Sen. Jacqueline Collins is opposed to gambling, but she finds herself temporarily changing her stance in order to fight a disease that has plagued African American communities like the ones she represents on the South Side of Chicago.
Collins (D-Chicago), the sponsor of a Senate bill joined forces with Illinois House Representatives Karen Yarbrough (D-29th) and Greg Harris (D-13th) last month in Springfield to propose an extension of the “Sunset” date for the Quality of Life HIV/AIDS awareness and prevention fund, which is referred to as the “Red Ribbon Cash” lottery ticket. The lottery ticket was slated to expire on December 31, 2012, but if Gov. Pat Quinn signs the new legislation the sunset date will be extended to Dec. 31, 2017.
“The goal is to increase education and awareness for the people of color,” said Collins. “I’m very passionate about everything, but this impacts the health, well-being and quality of life
needs for all my constituencies.”
The bill originally passed in 2007 by Collins and Yarbrough called Quality of Life Lottery “scratch off.” Since 2007, 100 percent of the proceeds have gone to fund organizations that are on the frontline of HIV/AIDS prevention, education and treatment.
In order for the bill to reach Quinn, it must first make it out of its first assignment, which is the Revenue Committee. If it passes that assignment, it will go to the house floor for debate, and if agreed on the floor it passes to Quinn’s office. If Quinn approves, the bill becomes a law in 90 days.
The organizations will include the Chicago Black Men’s Caucus, Project VIDA, the AIDS Legal Council, Asian Human Services, the Cook County Department of Health and Hospitals, Brothers Health Collective and the Phoenix Center. This year, the Illinois lottery will look to fund 14 community-based organizations across the state.
Illinois has the seventh highest number of AIDS cases in the United States. Nearly 75 percent of the new HIV cases exist among African-American females in 2010, according to the Illinois Dept. of Public Health. There is an estimated 46, 000 Illinoisans are living with HIV/AIDS, and African-Americans make up 55 percent of the reported HIV/AIDS cases in Illinois.
“Most cases of HIV have somewhat decreased nationwide, but there is an increase in communities with the people of color,” said Collins.
The Quality of Life Fund is the only self-generating revenue-funding statue of its kind in the United States. In 2011, the Red Ribbon Cash scratch-off game generated $1.4 million for HIV/AIDS prevention and care for Illinoisans.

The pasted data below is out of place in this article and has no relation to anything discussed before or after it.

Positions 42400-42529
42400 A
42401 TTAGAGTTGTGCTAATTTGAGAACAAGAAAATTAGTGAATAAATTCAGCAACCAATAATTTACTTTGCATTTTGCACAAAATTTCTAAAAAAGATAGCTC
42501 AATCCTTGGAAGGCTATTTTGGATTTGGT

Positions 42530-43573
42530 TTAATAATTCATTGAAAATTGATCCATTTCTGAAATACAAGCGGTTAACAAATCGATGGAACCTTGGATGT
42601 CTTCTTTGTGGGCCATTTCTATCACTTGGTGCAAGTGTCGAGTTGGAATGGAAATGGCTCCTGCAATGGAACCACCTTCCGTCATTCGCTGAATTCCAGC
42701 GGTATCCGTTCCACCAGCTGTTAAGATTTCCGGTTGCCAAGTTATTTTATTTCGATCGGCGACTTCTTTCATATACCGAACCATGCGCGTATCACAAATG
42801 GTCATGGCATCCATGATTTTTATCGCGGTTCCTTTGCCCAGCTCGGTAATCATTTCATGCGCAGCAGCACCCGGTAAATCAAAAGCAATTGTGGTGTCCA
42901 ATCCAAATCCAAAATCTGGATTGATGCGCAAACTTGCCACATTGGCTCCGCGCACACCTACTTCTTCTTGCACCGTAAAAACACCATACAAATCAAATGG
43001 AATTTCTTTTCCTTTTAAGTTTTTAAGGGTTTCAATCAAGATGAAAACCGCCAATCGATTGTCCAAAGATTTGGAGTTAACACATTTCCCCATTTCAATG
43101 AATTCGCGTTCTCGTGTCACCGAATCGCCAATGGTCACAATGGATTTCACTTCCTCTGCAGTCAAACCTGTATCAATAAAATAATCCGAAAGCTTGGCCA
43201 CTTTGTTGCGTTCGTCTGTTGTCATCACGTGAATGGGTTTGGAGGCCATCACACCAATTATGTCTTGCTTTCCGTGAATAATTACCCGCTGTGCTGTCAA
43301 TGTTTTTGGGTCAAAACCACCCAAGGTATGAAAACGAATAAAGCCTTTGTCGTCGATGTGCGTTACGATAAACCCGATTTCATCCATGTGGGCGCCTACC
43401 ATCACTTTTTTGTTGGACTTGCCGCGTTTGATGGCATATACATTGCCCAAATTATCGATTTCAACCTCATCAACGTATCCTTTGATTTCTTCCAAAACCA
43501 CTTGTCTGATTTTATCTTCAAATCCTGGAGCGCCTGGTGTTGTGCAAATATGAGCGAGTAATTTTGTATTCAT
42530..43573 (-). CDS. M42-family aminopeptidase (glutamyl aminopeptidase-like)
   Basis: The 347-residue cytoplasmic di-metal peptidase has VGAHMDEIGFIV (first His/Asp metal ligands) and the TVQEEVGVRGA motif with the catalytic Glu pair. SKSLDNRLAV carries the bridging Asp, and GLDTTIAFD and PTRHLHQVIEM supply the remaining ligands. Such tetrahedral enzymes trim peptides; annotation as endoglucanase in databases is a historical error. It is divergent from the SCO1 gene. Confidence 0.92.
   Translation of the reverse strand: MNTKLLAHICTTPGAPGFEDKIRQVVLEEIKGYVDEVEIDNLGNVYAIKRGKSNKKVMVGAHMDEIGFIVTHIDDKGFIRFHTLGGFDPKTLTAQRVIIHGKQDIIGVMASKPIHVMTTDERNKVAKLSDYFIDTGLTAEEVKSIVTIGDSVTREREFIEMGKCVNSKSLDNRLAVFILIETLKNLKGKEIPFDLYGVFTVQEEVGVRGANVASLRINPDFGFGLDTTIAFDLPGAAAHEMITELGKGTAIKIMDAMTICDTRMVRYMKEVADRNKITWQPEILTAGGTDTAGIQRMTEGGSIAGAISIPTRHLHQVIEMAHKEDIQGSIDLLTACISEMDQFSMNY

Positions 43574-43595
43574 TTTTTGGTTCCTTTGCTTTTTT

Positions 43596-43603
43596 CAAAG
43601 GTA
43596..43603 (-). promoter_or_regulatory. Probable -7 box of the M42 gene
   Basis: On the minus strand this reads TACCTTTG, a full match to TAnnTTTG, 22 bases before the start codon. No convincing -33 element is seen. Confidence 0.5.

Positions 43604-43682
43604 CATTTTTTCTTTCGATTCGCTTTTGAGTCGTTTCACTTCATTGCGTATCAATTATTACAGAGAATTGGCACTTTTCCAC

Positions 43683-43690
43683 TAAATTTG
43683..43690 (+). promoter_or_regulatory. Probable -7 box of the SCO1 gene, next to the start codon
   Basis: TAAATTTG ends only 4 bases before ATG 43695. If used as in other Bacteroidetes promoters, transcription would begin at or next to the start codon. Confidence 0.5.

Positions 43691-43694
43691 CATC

Despite generating $1.4 million in gross revenue last year, some say the Illinois lottery needs to strategize a better way to earn more money because there is more revenue to be earned.
“The Illinois lottery needs to come up with a better marketing strategy for this ticket so they can raise more money,” said Ben Montgomery, formerconstituent services administrator for United States Rep. Danny Davis (D-7th). “We were blessed to get the $1.4 million across the state, but we can do better especially if the lottery includes minority media outlets for specialty tickets.”
Montgomery also said that the lottery has to target communities that are mostly impacted, which are people of color.
Collins, Yarbrough, Harris and Montgomery have worked closely to advance and extend the bill until 2012.
Yarbrough, a Maywood native became involved because of high cases in Cook County, which show that 9,713 HIV/AIDS cases have taken place since 2005, according to Illinois Dept. of Health.
“I decided to advance the bill because the numbers were so high, and the ones mostly impacted were the people of color, and it is even higher for African-American women,” said Yarbrough.
Despite having the disease plaguing African-Americans at an alarming rate, State Representative Harris has lived with HIV/AIDS since 1988 and he wants everyone to go and get help.
“I want to be sure folks in every community have a local organization that is sensitive to the community and have cultural needs where they can go and get help,” said Harris. “Yarbrough and Collins are the lead sponsors, and I am doing whatever they need me to do in order to help people understand how important this legislature is.”
Harris also added that HIV isn’t covered in the media today like it once was but everyone knows somebody who is impacted by it and the problem isn’t going away soon.
“We need care and prevention for young people and we need care for people who need it for themselves because it costs money and this goes to help people in the community,” said Harris.
Collins represents communities such as Ashburn, Auburn Gresham, West Englewood, Oak Lawn, Justice, Hometown, Hickory Hills, Bridgeview, West Chatham, and Worth.
Since 2005, those areas have combined for more than 14, 000 people living with AIDS, according to Illinois Dept. of Health.
Regardless of her opposition against Gambling, Collins acknowledged that there was no money due to the budget deficit of the state, and they decided to create their own revenue stream to allow funding and resources for people who are suffering from HIV/AIDS.
“This was about being preventive and it’s a matter of being proactive,” said Collins.
- National Black HIV/AIDS Awareness Day: Voices from Around the Web (chicagoreporter.com)
- March 10 is Women and Girls HIV/AIDS Awareness Day (thefabgirls.com)
- HIV continues to vex the West Side (austintalks.org)